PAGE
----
On Thursday, documents filed at the Manhattan bankruptcy court revealed a number of new facts about the last days of Dewey. For one, though we knew that the law firm had been trying to negotiate with Greenberg Traurig, SNR Denton and Patton Boggs for a merger or buyout, it came as news that Dewey had also negotiated with and submitted financial statements to Baker & McKenzie and Reed Smith. The new bankruptcy documents also showed that Dewey had paid more than $7 million in fees to bankruptcy lawyers and management consulting firms in the months prior to filing under Chapter 11.
For work performed between February and May 2012, law firm Kramer Levin Naftalis & Frankel received $1.6 million. For work performed between April and May, Togut, Segal & Segal received $1.4 million and Zolfo Cooper received $600,000. While Zolfo Cooper had taken the lead in drafting Dewey’s bankruptcy plans, and Togut is the firms lead bankruptcy counsel, a consulting firm FTI Consulting, Inc received more than $1 million only for work done in May. FTI Consulting specializes in restructuring mergers and acquisitions.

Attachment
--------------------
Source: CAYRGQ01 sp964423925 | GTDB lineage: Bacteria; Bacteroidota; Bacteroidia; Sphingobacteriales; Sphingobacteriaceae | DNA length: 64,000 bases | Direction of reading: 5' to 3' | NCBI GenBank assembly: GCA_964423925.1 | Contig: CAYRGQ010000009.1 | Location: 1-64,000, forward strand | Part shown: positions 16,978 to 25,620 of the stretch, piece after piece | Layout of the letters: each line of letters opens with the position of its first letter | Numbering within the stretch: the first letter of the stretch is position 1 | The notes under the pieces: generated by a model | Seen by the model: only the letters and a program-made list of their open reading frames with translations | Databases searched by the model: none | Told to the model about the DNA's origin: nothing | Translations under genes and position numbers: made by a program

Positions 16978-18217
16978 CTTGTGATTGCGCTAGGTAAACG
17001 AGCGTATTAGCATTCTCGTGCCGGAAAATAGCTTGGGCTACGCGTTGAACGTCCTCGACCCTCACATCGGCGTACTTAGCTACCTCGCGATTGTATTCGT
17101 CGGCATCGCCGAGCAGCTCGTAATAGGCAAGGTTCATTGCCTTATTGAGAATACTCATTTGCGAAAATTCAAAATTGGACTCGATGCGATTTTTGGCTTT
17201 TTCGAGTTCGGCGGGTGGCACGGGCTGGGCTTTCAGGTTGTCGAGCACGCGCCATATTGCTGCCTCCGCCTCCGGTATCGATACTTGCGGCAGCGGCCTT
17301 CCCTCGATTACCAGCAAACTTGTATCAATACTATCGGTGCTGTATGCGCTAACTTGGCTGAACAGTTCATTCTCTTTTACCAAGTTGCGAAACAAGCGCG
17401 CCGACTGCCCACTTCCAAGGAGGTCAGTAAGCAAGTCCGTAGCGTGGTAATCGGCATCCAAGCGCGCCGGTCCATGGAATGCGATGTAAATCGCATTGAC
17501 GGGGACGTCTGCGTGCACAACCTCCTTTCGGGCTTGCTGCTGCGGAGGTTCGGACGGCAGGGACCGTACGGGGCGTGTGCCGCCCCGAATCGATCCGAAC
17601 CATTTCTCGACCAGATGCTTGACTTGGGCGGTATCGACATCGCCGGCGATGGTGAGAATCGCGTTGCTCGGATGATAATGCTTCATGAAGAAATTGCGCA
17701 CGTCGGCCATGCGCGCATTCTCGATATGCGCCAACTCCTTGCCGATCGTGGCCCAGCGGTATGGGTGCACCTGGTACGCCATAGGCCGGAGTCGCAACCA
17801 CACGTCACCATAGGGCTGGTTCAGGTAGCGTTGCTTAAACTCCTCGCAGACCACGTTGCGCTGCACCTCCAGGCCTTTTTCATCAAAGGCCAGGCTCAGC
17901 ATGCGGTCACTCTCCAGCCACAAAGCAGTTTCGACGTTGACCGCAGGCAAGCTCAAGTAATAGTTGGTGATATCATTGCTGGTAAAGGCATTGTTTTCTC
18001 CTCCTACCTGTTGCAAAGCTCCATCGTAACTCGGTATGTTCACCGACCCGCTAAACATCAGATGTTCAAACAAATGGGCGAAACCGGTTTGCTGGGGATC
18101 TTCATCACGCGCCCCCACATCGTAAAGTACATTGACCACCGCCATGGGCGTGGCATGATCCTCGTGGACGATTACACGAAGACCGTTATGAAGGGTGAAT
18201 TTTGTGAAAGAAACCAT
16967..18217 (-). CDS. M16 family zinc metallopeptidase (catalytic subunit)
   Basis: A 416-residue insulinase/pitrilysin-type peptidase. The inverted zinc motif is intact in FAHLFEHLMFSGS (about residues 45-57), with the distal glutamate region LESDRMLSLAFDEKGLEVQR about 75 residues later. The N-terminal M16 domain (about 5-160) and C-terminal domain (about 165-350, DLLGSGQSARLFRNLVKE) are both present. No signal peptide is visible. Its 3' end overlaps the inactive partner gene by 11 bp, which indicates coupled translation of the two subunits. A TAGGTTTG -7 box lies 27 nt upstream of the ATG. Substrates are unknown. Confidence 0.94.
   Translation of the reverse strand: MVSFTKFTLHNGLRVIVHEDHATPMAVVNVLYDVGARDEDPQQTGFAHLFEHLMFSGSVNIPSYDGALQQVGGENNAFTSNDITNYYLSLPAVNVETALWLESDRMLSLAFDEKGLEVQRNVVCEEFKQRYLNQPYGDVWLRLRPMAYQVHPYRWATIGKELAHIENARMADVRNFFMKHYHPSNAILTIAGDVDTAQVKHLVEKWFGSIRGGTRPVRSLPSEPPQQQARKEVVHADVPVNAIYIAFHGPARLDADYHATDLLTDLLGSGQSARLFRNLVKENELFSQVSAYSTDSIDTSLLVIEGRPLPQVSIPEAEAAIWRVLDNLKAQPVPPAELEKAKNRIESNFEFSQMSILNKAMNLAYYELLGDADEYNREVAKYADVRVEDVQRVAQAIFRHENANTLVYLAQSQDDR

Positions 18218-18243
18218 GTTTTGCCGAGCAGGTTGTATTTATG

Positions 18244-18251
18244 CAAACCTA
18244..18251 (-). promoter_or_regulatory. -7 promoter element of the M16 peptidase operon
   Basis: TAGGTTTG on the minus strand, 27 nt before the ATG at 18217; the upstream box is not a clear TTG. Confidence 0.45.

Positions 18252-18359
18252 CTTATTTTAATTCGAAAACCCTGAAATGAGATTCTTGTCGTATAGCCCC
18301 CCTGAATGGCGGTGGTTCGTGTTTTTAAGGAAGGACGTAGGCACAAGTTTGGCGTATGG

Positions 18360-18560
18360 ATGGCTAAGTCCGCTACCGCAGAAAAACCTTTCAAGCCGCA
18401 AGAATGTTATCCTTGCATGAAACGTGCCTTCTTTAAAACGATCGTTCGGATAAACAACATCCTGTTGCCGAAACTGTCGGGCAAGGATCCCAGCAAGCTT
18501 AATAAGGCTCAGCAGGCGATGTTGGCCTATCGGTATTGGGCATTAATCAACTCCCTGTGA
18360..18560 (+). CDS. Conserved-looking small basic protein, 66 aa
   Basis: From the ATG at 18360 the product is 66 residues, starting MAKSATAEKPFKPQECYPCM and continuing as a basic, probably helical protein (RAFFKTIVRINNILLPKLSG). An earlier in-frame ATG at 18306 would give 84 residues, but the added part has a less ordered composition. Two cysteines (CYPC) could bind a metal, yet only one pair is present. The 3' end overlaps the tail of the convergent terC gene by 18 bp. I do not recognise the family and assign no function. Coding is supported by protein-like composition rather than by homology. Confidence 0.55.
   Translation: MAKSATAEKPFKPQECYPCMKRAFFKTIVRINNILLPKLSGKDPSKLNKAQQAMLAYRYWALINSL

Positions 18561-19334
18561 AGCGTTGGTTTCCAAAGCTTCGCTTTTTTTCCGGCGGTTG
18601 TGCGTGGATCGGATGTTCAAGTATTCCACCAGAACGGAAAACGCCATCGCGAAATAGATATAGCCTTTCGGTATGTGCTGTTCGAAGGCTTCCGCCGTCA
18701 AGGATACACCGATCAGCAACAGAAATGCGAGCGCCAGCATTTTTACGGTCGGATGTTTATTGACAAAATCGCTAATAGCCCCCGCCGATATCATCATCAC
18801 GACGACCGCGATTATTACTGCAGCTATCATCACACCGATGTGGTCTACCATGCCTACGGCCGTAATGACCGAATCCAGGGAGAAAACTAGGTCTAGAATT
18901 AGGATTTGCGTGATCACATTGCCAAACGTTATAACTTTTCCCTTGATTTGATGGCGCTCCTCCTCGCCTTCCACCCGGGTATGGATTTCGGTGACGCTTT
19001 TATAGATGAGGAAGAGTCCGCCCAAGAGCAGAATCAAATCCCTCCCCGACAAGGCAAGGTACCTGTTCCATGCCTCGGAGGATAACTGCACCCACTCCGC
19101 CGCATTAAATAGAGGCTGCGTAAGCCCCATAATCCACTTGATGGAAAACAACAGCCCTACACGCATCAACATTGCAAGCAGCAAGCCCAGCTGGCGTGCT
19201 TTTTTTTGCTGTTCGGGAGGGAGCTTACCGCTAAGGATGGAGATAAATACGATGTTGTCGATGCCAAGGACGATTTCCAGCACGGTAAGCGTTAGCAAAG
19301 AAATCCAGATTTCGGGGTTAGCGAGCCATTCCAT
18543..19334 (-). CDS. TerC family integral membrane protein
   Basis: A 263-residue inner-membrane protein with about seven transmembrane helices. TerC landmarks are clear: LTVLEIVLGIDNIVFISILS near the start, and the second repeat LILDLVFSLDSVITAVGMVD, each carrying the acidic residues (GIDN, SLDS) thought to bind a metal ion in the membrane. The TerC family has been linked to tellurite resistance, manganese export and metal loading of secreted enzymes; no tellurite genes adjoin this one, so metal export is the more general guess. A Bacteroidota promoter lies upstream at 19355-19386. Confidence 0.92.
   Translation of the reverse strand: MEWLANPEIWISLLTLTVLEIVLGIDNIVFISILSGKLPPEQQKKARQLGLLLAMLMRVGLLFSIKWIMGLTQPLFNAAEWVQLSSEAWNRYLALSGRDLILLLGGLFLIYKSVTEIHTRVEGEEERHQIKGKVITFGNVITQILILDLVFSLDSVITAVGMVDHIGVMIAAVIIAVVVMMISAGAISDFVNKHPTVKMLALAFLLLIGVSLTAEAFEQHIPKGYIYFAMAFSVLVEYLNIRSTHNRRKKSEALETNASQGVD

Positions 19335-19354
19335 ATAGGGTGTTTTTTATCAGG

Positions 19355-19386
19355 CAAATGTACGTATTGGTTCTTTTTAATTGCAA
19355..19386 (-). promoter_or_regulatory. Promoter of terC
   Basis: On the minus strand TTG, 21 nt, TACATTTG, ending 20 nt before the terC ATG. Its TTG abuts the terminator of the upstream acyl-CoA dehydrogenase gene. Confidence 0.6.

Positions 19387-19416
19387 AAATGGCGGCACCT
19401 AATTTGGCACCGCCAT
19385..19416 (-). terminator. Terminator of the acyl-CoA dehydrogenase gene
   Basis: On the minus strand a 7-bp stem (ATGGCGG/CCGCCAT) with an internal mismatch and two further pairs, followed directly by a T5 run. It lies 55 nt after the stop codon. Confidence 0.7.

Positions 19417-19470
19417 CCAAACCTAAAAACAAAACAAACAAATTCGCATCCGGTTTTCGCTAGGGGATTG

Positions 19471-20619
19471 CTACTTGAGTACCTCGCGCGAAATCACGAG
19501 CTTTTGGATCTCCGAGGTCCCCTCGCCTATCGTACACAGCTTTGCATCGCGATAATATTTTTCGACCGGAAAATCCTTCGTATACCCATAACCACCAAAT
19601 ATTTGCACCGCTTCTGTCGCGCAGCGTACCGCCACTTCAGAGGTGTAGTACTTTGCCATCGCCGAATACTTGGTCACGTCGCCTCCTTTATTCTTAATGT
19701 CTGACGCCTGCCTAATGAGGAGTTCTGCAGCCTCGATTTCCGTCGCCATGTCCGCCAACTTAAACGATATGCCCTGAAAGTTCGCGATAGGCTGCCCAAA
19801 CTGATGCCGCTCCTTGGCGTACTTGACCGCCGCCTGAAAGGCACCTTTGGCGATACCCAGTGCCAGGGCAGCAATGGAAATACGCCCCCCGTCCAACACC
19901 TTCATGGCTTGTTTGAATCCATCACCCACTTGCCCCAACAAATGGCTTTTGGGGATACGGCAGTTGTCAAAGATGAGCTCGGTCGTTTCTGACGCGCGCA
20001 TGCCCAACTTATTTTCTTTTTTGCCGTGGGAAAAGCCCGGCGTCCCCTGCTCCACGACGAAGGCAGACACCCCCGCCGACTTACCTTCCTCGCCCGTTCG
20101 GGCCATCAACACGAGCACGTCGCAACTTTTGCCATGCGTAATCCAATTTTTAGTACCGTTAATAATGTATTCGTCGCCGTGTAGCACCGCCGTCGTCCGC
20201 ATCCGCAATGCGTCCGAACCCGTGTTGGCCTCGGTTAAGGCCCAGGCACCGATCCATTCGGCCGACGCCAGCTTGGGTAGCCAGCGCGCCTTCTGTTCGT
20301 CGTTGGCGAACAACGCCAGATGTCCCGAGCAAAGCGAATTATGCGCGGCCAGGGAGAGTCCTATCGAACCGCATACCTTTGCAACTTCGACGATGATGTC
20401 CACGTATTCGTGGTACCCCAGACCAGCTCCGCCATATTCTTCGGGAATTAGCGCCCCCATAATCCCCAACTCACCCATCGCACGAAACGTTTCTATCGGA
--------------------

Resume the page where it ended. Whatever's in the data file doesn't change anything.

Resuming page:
According to industry experts, these big legal and consulting bills resulted from last-minute attempts by the Dewey management to evade Chapter 11 at all costs. Most of the firms, which had received financial statements from Dewey prior to its bankruptcy, acknowledged receiving the statements but denied the existence of any merger talks between Dewey and them.
The 355-page document filed at the Manhattan bankruptcy court showed that in 2010, Dewey earned revenue of $628.4 million, and in 2011, it netted $655 million. The figures did not include revenues from many of its foreign offices.